Raising Worms

The process for raising worms is much like the process for worm composting. The same materials used for composting worms are the same for raising worms. The reasons for using these materials are the same in both cases as well. The only difference between raising worms and composting worms using the same method is that when raising worms you won’t have to “turn” your worm systems. When composting, it is essential to turn your worm systems to encourage aeration.

Worms need several things in order to survive. They need: darkness, food, moisture, oxygen, and warmth. So, to begin the process of raising healthy (and happy) worms, you will need:

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·Raw fruits and vegetables
·A shallow container with a high surface area to volume ratio (a Rubbermaid tub is an excellent option)
·Moist leaves, shredded cardboard, paper (called “bedding”)
·Earthworms

Earthworms can be purchased from a number of online retailers or at most plant and/or pet stores. Once you have your earthworms in hand, wash out the container or bin that you are using. If you have a wooden bin, line the bottom of it with sturdy plastic such as a heavy trash bag or shower curtain. Mix the organic materials together and add the worms. You will notice after several weeks that the worms have eaten through the materials. This means it’s time to add more food. This is also a good time to make sure that the leaves or “bedding” is still moist. A good way to measure moisture is with the sponge test. If the bedding feels like a wrung out sponge, then it’s ok. If it is not, it’s time to add water. It is important not to add too much water because too much can interfere with oxygen. So, again, use the wrung out sponge as a measuring tool.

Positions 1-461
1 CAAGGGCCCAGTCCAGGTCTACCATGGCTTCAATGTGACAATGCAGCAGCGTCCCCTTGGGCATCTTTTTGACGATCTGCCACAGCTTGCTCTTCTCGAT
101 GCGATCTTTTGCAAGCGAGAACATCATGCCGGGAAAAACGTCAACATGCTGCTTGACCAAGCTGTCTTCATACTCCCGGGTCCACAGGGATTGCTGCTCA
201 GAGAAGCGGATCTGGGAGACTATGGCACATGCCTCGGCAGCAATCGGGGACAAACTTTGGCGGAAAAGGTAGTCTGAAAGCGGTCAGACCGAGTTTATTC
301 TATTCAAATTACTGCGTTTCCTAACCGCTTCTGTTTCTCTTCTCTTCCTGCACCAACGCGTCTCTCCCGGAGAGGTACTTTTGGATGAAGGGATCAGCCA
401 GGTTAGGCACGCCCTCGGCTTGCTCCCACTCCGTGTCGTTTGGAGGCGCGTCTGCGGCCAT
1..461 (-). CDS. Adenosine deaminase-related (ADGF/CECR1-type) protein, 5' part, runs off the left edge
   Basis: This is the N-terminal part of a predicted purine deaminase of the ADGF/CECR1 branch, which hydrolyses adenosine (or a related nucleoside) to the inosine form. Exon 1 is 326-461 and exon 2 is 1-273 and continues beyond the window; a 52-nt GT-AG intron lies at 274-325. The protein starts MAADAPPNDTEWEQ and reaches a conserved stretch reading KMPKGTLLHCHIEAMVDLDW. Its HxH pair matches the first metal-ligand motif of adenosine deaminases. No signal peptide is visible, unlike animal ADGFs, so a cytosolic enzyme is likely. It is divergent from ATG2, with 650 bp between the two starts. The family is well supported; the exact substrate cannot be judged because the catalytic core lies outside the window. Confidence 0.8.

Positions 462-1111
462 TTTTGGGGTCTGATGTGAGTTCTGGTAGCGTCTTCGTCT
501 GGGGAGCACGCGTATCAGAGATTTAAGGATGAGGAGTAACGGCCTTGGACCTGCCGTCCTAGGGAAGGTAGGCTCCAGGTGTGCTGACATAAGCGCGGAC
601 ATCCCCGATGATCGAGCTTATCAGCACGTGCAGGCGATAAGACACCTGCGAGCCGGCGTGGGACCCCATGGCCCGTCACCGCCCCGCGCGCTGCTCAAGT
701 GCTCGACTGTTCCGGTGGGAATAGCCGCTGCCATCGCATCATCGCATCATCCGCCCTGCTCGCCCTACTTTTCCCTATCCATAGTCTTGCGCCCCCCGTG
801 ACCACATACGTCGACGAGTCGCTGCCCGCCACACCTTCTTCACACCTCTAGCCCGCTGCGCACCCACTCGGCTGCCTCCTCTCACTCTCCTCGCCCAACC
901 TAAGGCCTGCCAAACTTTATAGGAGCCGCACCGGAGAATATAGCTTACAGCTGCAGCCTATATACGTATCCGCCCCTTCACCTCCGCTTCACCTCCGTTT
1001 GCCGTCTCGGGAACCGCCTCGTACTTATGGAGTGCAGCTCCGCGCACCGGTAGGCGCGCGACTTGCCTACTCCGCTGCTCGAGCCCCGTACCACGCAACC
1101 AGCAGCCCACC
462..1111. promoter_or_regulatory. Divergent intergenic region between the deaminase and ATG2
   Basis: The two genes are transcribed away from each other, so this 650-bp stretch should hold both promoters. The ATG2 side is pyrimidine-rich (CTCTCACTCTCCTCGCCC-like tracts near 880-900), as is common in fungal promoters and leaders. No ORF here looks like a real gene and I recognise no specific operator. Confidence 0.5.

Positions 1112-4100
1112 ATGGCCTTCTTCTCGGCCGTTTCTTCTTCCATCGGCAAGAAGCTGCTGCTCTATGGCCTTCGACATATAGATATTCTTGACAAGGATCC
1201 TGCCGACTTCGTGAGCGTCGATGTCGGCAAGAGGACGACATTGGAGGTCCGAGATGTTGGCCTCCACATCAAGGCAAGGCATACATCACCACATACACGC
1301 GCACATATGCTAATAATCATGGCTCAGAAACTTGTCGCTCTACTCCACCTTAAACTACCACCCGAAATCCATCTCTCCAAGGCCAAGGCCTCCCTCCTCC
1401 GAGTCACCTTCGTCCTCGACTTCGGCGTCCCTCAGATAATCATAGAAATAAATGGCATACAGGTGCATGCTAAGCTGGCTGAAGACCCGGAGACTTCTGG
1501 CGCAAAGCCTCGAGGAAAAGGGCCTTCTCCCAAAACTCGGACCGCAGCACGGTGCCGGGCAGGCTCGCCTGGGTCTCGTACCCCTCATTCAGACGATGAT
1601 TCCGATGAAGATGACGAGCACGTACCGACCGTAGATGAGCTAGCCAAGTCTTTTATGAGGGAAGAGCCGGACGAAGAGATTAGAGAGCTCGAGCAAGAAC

Next, it is important to keep temperatures in the ideal breeding range and to keep the bin in a dark area. Ideal breeding temperatures range from around 77 degrees Fahrenheit to 86 degrees Fahrenheit (max). Use a thermometer to keep track. Worms prefer the darkness, which is why you will rarely find hoards of worms wriggling around in the sunlight. Another reason is that the sunlight dries the worm’s skin out. Worms breathe through their skin, so they need moisture to survive. There are several ways to keep the worms abode dark. You can keep your system in a very low light area, you can use opaque bins, and you can also use a large amount of bedding to block out excessive amounts of light.

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If you would like to keep a close eye on your worms, meaning you would like to observe them for extended periods of time, you can set up a dark room. Red lights do not bother worms, so a dark room is the ideal space for those interested in long periods of observation. Earthworms may be purchased at just about any pet or plant store, at bait and tackle stores, and even at retailers such as Wal-Mart. Just look in the sporting goods section in the refrigerated cases. Good luck!

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